Buffalo River 
Watershed
Alliance
Facts About the Mount Judea Hog Farm CAFO
by Pam Stewart

ADEQ has granted a permit for a 6503 swine farm (CAFO) near Big Creek, West of Mt. Judea, (Hwy. intersections 74/123) in Newton County, Arkansas. There will be 17 separate hog waste application fields, 11 of these are adjacent to Big Creek, a tributary to the Buffalo National River. Total acreage = 630.7 acres. The treatment facility will consist of shallow pits with a capacity of 759,542 gallons, a settling basin with capacity of 831,193 gallons and a holding pond with capacity of 1,904,730 gallons. This amounts to 2,090,181 gallons of manure, litter, and wastewater per year, equivalent to what the city of Harrison produces.

There are several concerns:

Newton County residents were not notified of the request for a permit and were not given an opportunity to comment. The only notification of C&H Hog Farm, Inc. appeared on the ADEQ website, buried with other permit applications. No local newspaper had articles alerting the public to the comment period for this specific farm. This appears to result from a change in rules by the EPA, which since 2011 authorizes ADEQ to administer statewide general permits. Under this system, anyone can apply for a permit to build a CAFO if they follow the permitting procedure and submit plans that meet certain requirements. No environmental impact statement is required and no distinction between geological substrate underlying the soil is made. This, in spite of the fact that there have been sewage lagoon collapses causing pollution of underground water, when caves in karst formation, like the formation underlying the C&H Farm, have collapsed!

Pollution of Air and Water

One of the co-owners has asked us why we are talking about pollution before the fact. The fact is that both water and air pollution are certain. The facility is being constructed to protect against a 25 year rain event. That means an abnormal amount of rain falling in a short time raising water levels above the expected flood that may occur once in 25 years. According to the USGS we had a 50 year flood in 1982, and a 25 year flood in 2008, March 19th. Between 2002 and 2012 there were nine occasions of “flood plain inundations” (extreme rain events). Such an inundation will wash hog waste sprayed on fields into Big Creek. The farm is on porous karst geology, therefore seepage into underground water is also nearly certain. Many in the community depend on wells for household water. Wells will become polluted. ADEQ mentions a monitoring station in Big Creek which would alert officials to polluted water. However, by the time pollution is registered, it may be too late for the species that are currently under study for endangered listing. They can only exist because BNR water is pristine. Once pollutants lodge in gravel bars, ammonia and methane are released which are toxic to fish and mussels.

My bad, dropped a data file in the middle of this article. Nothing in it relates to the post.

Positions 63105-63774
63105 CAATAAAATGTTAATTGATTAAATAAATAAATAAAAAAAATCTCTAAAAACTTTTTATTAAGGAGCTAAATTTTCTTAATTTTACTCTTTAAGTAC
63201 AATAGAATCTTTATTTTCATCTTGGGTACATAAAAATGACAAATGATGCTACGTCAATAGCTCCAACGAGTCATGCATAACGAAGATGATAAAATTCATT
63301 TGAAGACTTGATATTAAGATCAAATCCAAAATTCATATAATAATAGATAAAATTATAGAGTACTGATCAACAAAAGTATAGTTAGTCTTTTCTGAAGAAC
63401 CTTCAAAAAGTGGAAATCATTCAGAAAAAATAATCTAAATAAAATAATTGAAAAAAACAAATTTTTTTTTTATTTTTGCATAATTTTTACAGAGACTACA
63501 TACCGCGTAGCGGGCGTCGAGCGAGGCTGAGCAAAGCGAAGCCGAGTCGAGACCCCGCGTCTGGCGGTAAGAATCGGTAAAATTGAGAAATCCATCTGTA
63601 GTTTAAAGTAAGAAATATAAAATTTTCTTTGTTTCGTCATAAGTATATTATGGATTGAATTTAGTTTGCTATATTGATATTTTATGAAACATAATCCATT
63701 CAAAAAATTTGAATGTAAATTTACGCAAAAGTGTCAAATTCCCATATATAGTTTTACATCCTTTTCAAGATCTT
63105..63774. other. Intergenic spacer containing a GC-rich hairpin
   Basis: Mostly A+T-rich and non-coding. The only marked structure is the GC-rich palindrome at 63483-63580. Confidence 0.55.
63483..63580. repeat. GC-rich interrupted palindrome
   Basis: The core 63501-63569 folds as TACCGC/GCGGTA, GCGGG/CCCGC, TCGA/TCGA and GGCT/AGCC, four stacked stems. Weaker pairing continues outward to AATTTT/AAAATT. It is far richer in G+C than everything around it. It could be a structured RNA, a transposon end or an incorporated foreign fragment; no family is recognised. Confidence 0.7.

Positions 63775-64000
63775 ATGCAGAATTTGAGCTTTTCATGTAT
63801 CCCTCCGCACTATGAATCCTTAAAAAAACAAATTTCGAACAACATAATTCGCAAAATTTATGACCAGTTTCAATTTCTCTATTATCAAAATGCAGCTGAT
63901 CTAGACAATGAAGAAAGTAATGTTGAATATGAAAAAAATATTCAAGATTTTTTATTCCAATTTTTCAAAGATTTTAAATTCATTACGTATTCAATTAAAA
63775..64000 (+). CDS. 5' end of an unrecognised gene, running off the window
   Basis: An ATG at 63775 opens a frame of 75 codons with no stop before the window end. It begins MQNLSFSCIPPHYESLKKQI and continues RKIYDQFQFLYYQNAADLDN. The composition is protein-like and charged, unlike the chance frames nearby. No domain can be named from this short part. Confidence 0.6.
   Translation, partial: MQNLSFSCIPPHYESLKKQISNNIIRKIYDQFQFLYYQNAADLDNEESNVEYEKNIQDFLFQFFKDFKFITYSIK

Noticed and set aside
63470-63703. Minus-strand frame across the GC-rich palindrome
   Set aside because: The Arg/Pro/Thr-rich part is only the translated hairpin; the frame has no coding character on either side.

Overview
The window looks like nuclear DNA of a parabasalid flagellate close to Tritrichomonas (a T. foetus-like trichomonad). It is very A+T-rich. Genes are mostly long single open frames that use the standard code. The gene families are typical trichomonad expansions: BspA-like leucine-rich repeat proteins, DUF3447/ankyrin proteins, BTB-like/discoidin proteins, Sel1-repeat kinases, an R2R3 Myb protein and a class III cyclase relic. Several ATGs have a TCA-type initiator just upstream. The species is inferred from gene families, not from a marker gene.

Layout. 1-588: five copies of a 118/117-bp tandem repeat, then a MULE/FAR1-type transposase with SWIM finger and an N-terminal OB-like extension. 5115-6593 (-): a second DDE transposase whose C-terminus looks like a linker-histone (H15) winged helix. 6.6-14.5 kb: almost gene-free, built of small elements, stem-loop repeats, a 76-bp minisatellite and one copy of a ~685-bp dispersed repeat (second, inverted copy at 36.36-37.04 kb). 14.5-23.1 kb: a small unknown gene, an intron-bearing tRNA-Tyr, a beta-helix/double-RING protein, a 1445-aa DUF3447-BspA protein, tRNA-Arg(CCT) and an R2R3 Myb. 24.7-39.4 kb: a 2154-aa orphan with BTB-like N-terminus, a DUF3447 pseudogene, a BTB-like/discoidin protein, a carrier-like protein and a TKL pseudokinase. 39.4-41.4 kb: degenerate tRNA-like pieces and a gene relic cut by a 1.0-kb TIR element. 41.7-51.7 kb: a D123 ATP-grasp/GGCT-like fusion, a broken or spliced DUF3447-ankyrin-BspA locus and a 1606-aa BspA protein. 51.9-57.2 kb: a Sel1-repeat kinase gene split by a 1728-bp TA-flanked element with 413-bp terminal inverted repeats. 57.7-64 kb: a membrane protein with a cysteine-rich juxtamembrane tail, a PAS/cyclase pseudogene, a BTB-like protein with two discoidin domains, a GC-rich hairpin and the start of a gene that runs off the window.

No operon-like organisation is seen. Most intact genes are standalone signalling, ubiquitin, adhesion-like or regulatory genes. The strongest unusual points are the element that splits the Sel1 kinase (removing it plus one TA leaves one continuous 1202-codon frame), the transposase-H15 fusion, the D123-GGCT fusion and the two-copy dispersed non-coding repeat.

Average farm mortality of hogs is 10%. C&H Hog Farm has no provision for the disposal of carcasses, which are usually burned, or the resulting ash. Hog farm odors in general are not healthy. Toxic wastes released into air and water can contain viruses, parasites, antibiotic resistant bacteria, hormones, as well as ammonia, methane, and hydrogen sulfide (a neurotoxin).

Health Issues